House wants documents on McEntee's security clearances

House wants documents on McEntee's security clearances
© Greg Nash

The House Oversight and Reform Committee on Tuesday demanded that the White House turn over documents regarding the security clearance of John McEnteeJohn (Johnny) David McEnteeOPM chief abruptly resigns Meadows joins White House facing reelection challenges Trump administration hires another college senior for key role MORE, a top aide recently rehired to lead the Presidential Personnel Office.

McEntee, President TrumpDonald John TrumpDemocrat calls on White House to withdraw ambassador to Belarus nominee TikTok collected data from mobile devices to track Android users: report Peterson wins Minnesota House primary in crucial swing district MORE's former personal assistant, was fired in March 2018 for undisclosed security reasons but was rehired earlier this month to oversee the office tasked with vetting presidential appointments and recruiting candidates to work in federal agencies.

House Oversight and Reform Committee Chairwoman Carolyn MaloneyCarolyn Bosher MaloneyEngel: IG report shows Pompeo's 'sham' use of emergency declaration in arms sales State says it will be cleared by watchdog report OVERNIGHT ENERGY: Watchdog to weigh probe of Trump advancements on Pebble Mine | Interior finalizes public lands HQ move out West over congressional objections | EPA to issue methane rollback: report MORE (D-N.Y.) sent a letter to White House counsel Pat Cipollone renewing a request for documents the panel had previously requested last year about McEntee's security clearance and background check.


Maloney's missive comes after Axios reported last week that McEntee met with White House liaisons from federal agencies and asked them to identify political appointees believed to be anti-Trump in an effort to undermine people in government considered to be insufficiently supportive of the president.

“Reports that Mr. McEntee is singling out political appointees that are not sufficiently loyal to President Trump for adverse personnel actions suggest that he may be using this role to advance the President’s political agenda rather than ensure the safety, integrity, and effectiveness of the Executive Branch,” Maloney wrote.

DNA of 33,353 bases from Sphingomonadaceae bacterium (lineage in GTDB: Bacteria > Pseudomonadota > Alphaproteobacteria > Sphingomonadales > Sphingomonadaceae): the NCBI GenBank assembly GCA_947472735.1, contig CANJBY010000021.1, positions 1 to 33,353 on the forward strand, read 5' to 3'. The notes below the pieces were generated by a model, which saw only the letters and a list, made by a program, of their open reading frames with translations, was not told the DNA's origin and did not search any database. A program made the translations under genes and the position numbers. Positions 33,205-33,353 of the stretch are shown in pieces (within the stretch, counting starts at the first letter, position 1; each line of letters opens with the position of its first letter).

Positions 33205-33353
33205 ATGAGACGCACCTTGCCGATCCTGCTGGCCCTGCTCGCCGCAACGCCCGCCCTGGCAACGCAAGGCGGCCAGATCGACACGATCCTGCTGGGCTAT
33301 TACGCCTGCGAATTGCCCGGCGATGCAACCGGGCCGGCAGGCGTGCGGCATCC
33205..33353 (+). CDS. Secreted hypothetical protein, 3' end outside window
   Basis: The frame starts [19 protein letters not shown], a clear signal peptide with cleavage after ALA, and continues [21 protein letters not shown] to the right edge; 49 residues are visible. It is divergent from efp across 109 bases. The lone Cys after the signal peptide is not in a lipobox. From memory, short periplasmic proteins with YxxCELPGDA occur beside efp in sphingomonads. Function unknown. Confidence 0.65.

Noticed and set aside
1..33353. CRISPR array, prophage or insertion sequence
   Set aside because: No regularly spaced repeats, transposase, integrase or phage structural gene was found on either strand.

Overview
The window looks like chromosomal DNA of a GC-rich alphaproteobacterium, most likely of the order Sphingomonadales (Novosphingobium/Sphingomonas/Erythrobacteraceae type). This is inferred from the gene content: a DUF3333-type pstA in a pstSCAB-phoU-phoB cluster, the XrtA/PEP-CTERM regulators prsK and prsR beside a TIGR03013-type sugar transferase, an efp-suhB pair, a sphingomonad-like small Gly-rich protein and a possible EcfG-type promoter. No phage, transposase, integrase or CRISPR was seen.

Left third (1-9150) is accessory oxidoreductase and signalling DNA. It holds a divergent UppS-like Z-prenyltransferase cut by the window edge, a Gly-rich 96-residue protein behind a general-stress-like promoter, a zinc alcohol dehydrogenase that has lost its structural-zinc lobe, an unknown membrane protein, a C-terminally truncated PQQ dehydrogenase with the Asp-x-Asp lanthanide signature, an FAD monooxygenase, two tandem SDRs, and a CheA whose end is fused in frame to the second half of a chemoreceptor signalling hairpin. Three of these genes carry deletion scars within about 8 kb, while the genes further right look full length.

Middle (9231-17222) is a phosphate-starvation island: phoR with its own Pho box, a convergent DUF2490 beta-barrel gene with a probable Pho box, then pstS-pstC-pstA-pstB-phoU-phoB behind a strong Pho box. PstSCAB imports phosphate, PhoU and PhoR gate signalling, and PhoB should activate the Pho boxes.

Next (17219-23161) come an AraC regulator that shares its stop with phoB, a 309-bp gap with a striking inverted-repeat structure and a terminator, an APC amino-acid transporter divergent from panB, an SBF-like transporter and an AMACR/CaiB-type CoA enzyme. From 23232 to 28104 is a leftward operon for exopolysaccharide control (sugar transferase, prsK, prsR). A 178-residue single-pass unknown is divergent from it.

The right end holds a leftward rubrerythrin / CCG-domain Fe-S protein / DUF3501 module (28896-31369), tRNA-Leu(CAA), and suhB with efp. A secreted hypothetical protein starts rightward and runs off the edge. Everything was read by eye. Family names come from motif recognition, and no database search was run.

Maloney pointed to reports that McEntee was fired from the White House two years ago because of a gambling addiction and that he was under investigation by the Department of Homeland Security for financial crimes.

At the time, the Trump campaign announced that McEntee would be joining the effort for Trump's reelection as a senior adviser for campaign operations.

Maloney cited the official guidelines for granting access to classified information that state criminal conduct and psychological conditions should be considered and suggested that "pathological gambling" could disqualify someone for such access.


"Reports of Mr. McEntee's return to the White House raise significant concerns about whether he is now suitable for such a sensitive position after he was escorted out of the White House and reportedly was unable to maintain a security clearance," Maloney wrote.

In his new role, Maloney added, "this responsibility also carries with it the risk of abuse—including in the form of improper retaliation against public servants."

Since the GOP-controlled Senate acquitted Trump of the two articles of impeachment earlier this month, the White House has pushed out multiple officials who testified in the House impeachment inquiry into the president's efforts to pressure Ukraine to investigate his political opponents.

Lt. Col. Alexander VindmanAlexander VindmanVindman describes 'campaign of bullying, intimidation and retaliation' by Trump, allies in op-ed Vindman marks 1 year since call that led to Trump's impeachment White House officials alleged Vindman created hostile work environment after impeachment testimony: report MORE and his twin brother, the latter of whom did not testify during the impeachment inquiry, were both booted from their posts at the National Security Council earlier this month. Gordon SondlandGordon SondlandGOP chairman vows to protect whistleblowers following Vindman retirement over 'bullying' Top Democrat slams Trump's new EU envoy: Not 'a political donor's part-time job' Trump names new EU envoy, filling post left vacant by impeachment witness Sondland MORE, another impeachment inquiry witness, was also dismissed from his post as the U.S. ambassador to the European Union.

The House Oversight and Reform Committee previously requested the documents about McEntee and other White House aides in January 2019 under then-Chairman Elijah CummingsElijah Eugene CummingsBill Maher delivers mock eulogy for Trump The Hill's Campaign Report: Biden comes to Washington to honor John Lewis Lawmakers set for tearful goodbye to John Lewis MORE (D-Md.), but Maloney said so far the White House has not been responsive.

Maloney asked that the White House provide the documents and a briefing by March 10.